During the AGE OF FAITH lives of Saints were important to pilgrims. They traveled great distances to worship relics of these men who, by the courage of their own faith, created the ideal model for human behavior. Sculptors produced beautiful likenesses that greeted pilgrims at the entrance of the great cathedrals. At Westminster church, we can honor their sacrifices because, in 1903, when we redecorated the Sanctuary, symbols of martyrdom of the Apostles were stenciled around the chancel arch. Inside are the monogram of Jesus, the four Gospel writers, ancient symbols of Trinity, Baptism and Eternity, and Vines and Branches overhead. The chancel arch, covered in 1954 during redecoration for our 100th Anniversary, was restored in 1992. The headline for the NEWS article by Carl Herko on December 9 said” An ethereal look for Westminster worshippers.” Today, the beauty and spirituality of the chancel area is further enhanced by needlepoint cushions of Bible stories in the Windows done by members of our congregation. Bas-relief woodcarvings on the pulpit, depicting five Parables, recall ancient skills of woodcarvers.


If architecture is “the mother of the arts” then stained glass is one of her most brilliant children. This unique Christian art form was able to develop because architects were able to transfer the vault’s weight via an arch called the flying buttress to a heavy pier, removed at a distance to keep shadows away from the cathedral’s wall. Thus began the Gothic cathedrals. Not having to support so large a load, the wall could now be filled with mosaics made from thousands of pieces of brilliantly colored glass, held together by strips of lead, teaching our Christian faith in colored glass. This must have had a profound effect on medieval worshippers, as if each was sensing God’s presence in the colors of these jewel-like windows that illuminated their hearts and minds with understanding of their faith. Each worshipper was now able to link directly with the power of the Creation.


The reasons for the demise of the Gothic style, were: the Black Death that swept through Europe in the mid-14th century, economic and social chaos brought about by the harsh weather, famine, and the costly war between the leading centers of the art. France and England. Those artists who survived the plague were not able to pass the secrets of their techniques to apprentices because towns could not afford to build cathedrals. The Gothic style became a “lost art” until its revival began in the early part of the 20th century. Then, artists studied and adhered to the design and construction found in the 12th and 13th century cathedrals of Europe


Westminster is fortunate to have seventeen masterpieces by four of the leading artists associated with the Gothic revival in America:  Henry Willet of Philadelphia and Wilbur Burnham, Charles Connick, and Joseph Reynolds of Boston. Dr. Holmes initiated the overall plan in 1926 and dedicated the first window, Nativity, in 1931. Dr. Butzer implemented installation of the next fifteen from 1934 to 1952. In 1967 the "Praise" window was dedicated in a service led by Dr. Kiely.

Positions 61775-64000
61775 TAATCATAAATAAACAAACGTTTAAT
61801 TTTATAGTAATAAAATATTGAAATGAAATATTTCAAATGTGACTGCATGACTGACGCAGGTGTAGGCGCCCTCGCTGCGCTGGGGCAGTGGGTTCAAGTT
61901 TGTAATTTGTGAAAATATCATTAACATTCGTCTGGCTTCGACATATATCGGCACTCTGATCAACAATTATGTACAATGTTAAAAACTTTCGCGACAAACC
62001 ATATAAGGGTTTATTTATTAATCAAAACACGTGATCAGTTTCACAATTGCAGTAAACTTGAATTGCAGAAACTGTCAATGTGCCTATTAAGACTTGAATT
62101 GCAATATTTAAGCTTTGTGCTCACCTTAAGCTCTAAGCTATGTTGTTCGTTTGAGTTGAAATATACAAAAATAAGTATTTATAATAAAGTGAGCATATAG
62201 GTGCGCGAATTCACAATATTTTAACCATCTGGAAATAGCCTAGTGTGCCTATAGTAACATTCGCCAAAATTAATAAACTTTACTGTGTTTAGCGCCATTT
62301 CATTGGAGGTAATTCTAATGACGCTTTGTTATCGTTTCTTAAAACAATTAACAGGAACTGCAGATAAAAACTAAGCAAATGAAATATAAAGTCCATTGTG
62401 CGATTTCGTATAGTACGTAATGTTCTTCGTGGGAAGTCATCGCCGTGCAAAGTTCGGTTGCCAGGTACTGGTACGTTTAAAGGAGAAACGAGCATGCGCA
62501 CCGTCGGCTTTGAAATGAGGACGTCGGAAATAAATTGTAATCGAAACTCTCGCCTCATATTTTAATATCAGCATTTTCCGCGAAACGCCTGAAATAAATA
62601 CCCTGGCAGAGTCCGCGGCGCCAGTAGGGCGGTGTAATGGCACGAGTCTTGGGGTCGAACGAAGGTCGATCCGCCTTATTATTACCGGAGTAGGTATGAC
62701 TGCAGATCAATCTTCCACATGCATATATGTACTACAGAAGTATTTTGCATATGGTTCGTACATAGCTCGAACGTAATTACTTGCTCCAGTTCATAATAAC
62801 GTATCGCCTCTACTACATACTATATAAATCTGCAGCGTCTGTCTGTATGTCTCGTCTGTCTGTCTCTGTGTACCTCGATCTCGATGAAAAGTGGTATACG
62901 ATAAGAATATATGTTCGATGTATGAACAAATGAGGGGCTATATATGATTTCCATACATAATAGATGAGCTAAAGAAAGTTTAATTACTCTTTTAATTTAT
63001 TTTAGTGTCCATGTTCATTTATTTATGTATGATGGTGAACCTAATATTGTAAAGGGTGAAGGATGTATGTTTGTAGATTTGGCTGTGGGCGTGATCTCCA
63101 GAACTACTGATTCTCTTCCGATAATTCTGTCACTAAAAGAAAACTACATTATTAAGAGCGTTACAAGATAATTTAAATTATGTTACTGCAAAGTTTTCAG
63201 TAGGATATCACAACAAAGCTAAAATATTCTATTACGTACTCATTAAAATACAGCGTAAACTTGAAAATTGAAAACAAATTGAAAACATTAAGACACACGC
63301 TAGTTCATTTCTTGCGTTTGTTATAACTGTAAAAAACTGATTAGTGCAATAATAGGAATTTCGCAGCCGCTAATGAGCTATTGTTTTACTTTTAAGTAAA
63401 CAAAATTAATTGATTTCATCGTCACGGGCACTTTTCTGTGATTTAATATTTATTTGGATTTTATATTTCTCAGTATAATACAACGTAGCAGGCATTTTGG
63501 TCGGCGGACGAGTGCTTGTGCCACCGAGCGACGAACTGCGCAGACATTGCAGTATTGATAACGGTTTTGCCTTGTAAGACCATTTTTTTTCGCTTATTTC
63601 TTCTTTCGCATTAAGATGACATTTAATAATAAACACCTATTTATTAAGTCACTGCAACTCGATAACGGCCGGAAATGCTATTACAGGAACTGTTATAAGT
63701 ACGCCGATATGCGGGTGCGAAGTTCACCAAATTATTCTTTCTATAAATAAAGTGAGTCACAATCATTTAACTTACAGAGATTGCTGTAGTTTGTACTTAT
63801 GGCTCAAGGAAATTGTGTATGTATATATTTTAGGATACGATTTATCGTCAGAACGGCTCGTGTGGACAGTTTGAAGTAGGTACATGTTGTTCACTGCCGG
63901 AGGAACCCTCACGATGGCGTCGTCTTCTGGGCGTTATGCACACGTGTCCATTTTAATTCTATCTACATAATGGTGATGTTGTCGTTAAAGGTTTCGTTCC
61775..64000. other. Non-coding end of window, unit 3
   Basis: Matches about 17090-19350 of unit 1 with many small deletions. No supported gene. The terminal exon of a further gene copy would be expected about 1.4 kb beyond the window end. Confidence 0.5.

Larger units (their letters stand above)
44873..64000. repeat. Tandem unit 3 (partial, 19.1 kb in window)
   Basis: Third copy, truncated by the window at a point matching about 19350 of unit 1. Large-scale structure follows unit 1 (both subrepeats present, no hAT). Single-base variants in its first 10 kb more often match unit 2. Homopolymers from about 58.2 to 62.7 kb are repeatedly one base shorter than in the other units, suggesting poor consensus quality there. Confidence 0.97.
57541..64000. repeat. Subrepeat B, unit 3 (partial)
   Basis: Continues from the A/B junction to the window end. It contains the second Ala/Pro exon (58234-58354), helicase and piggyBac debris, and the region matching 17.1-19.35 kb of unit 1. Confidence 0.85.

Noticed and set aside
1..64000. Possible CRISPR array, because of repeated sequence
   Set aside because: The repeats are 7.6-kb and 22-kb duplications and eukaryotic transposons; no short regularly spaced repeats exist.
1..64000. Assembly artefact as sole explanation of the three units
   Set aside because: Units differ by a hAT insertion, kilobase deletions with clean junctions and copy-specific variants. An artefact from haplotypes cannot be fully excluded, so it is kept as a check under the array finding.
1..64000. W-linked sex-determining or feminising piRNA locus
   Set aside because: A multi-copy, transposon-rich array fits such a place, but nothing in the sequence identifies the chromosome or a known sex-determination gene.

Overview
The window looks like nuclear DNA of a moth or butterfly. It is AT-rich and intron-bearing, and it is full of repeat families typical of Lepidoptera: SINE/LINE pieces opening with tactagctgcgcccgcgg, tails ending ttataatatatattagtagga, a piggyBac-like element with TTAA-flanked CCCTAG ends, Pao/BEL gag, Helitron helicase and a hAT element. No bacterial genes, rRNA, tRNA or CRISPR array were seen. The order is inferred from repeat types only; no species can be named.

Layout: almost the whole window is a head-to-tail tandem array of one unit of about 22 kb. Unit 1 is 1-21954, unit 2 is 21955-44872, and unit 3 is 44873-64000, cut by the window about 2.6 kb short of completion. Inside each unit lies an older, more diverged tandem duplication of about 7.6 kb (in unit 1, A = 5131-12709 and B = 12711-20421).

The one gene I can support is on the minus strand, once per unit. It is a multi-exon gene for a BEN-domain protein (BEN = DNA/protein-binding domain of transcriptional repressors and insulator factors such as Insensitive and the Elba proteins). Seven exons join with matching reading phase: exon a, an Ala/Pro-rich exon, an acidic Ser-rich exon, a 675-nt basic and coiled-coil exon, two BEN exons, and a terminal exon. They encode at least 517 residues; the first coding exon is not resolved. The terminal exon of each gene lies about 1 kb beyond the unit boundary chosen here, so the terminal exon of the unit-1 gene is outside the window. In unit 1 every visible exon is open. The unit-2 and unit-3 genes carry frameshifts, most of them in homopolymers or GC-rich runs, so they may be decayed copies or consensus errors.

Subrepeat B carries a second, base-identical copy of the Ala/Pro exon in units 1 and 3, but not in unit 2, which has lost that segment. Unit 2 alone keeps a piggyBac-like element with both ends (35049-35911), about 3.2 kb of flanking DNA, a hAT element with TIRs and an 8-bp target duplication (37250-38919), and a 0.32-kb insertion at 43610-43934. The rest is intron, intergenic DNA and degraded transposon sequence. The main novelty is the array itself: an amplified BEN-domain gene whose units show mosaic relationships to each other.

The biblical and symbolic substance depicted in this art is very comprehensive. There are 216 unique items of interest throughout the Sanctuary, Delaware entrance and Holmes Chapel: 127 bible stories in the windows present the Bible from the Creation to Christ’s Ascension. Altogether, there are 56 Judeo-Christian symbols on walls or in window designs, and 33 items associated with the Work of the Church are portrayed in these windows.


It is our hope that Westminster will have more opportunities in the future to share the beauty and spirituality of these windows with the community. Since 1979 I have conducted tours of these windows and, almost always someone, member or visitor, approaches me quietly afterward to say how they marvel at the wonderful art treasure we have here.


Many people, today, want to escape the constant noise from our invasive, consumerist culture, and find the quiet of a church, like Westminster, for meditation. I hope we can help them do so.


Surrounded by the rich symbolism at Westminster, individuals can ponder, within their own hearts, what spiritual path they want; just as you can during these remaining moments before sunset, opening your hearts and souls to the “mysterious” blue of this window, reflecting on what the Faith of our Christian church has meant to those who went before, how it has been passed to us for centuries, as by Eunice to her son Timothy or by Monica to her son St. Augustine, by parents and inspired, loving teachers like N. Loring Danforth, who for years stood in this place as superintendent of our church school, deeply interested in children and young people, devoted to the work of this church, and who showed business associates in his daily life how blessed are those who follow the teachings of Christ.


The theme of this window, “Christ The teacher”, stories for children, reminds us of baptism and the love instilled in us by our parents, lets us recall our own dreams and goals of child hood and leaves us with the nagging question, must innocence be lost?


In stories of the windows above we sense the continuous, divine nudging, by God, on the intelligence of all human souls, from our beginnings in the Garden of Eden, raising the question, what does it mean to be born again of the Spirit and perhaps link our lives with something greater?


Does the image of the Trinity we no longer see transcend our senses at this moment- God’s hand on the head of Jesus and the Dove of the Holy Spirit at his foot?


Hopefully, some day, we will be able to join a universal voice that quietly says: Thy Will be Done






[i] Kenneth Clark Civilization Page 10


[ii][ii] Kenneth Clark Civilization  Page 23